Here's what you should be watching at the London East Asia Film Festival

Here's what you should be watching at the London East Asia Film Festival

Beasts Clawing at Straws

As lockdown lifts in the capital, we run down the highlights of the festival's fifth edition

Famed for its star-studded premieres, the iconic Odeon Luxe Leicester Square is one of the main settings for this year's London East Asia Film Festival (LEAFF), running from Thu 10 to Sun 13 Dec. Bucking the trend for taking things online, following the lifting of England's lockdown the festival has opted for an in-person event to show its support for the shared cinematic experience.

Instead, they have reduced the number of films screening to just ten, whilst offering more socially-distanced opportunities to see them. We take a closer look at the five films screening in the festival's Official Selection, which are all available to book tickets for now.

Beasts Clawing at Straws

Kicking things off on opening night is the Special Jury Award winner from this year's Rotterdam International Film Festival, a South Korean crime thriller from debut director Kim Yong-hoon that's been compared to the Coen brothers' Fargo. Based on the Japanese novel from Keisuke Sone and divided into Pulp Fiction-echoing chapters, it revolves around a bag of stolen cash and stars Jung Woo-sung (The Good, the Bad, and the Weird) and a steal-stealing Jeon Do-yeon (the winner of Cannes' Best Actress prize for her work in Secret Sunshine), having fun as a femme fatale.

Here's what you should be watching at the London East Asia Film Festival

No 7. Cherry Lane

Bringing the Official Selection to a close is the first feature in a decade from acclaimed Hong Kong director and photographer Yonfan, who is credited with helping launch the film careers of Maggie Cheung, Chow Yun-fat and Daniel Wu and who has been a pioneer for LGBTQ+ themes. No 7. Cherry Lane, his animation debut, was awarded Best Screenplay at the 2019 Venice Film Festival. Described by Variety as 'beguilingly kitsch', it's set in late-1960s Hong Kong and finds a university student (Alex Tak-Shun Lam) falling for a wealthy divorcee (Sylvia Chang) and her beautiful daughter (Zhao Wei) against a turbulent political backdrop.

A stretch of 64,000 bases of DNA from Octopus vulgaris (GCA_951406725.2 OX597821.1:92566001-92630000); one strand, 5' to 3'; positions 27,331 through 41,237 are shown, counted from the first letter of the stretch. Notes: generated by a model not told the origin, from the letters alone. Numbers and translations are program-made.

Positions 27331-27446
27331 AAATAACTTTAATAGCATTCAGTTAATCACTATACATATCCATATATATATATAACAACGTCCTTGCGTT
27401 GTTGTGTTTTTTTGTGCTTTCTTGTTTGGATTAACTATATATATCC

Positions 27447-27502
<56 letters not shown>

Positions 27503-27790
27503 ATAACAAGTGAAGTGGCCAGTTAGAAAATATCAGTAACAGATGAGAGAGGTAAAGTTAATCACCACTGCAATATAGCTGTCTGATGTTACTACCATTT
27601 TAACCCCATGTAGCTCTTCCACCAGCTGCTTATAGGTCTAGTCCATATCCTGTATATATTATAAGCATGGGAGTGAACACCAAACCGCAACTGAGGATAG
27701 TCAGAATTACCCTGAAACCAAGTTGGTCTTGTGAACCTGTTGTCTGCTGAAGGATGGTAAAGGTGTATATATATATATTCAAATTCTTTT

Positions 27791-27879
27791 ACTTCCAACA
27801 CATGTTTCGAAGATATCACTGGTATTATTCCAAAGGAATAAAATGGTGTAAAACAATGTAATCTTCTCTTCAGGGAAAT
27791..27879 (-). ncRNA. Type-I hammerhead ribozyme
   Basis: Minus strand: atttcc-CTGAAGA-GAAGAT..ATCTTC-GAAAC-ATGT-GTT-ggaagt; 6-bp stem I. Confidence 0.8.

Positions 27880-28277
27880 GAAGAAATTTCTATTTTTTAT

Here's what you should be watching at the London East Asia Film Festival

True Mothers

Receiving its UK premiere at the festival is acclaimed Japanese director Naomi Kawase's latest, the Cannes-selected drama True Mothers, which is also the Japanese entry for Best International Feature at the upcoming Oscars. Kawase gainfully employs her background as a photographer and documentarian to bring heart-breaking realism to the story of adoptive parents (Hiromi Nagasaku and Arata Iura) whose peaceful existence is shattered by the arrival of their son's birth-mother (Aju Makita).

Here's what you should be watching at the London East Asia Film Festival

Better Days

Chinese director Derek Tsang is behind this adaptation of Jiu Yuexi's popular YA novel In His Youth, In Her Beauty. Already a box office smash in China (grossing over $200 million there alone) and with numerous international film awards and strong reviews to boot, it's a tale of teenaged star-crossed lovers (played by Dongyu Zhou and Jackson Yee) negotiating school bullies, academic pressures and the attention of the police.

Here's what you should be watching at the London East Asia Film Festival

Detention

Detention, from debut feature helmer John Hsu, is set in the early 1960s, during Taiwan's 'White Terror' period. An adaptation of the popular video game of the same name, it addresses the era's oppression and atrocities using an inventive mix of supernatural horror, romance and history. The story concerns a secret study group for banned books and finds two students (Gingle Wang and Tseng Ching-hua) trying to escape their school and solve a mystery.

To find out more about the festival, the other films that are screening, and to book tickets visit leaff.org.uk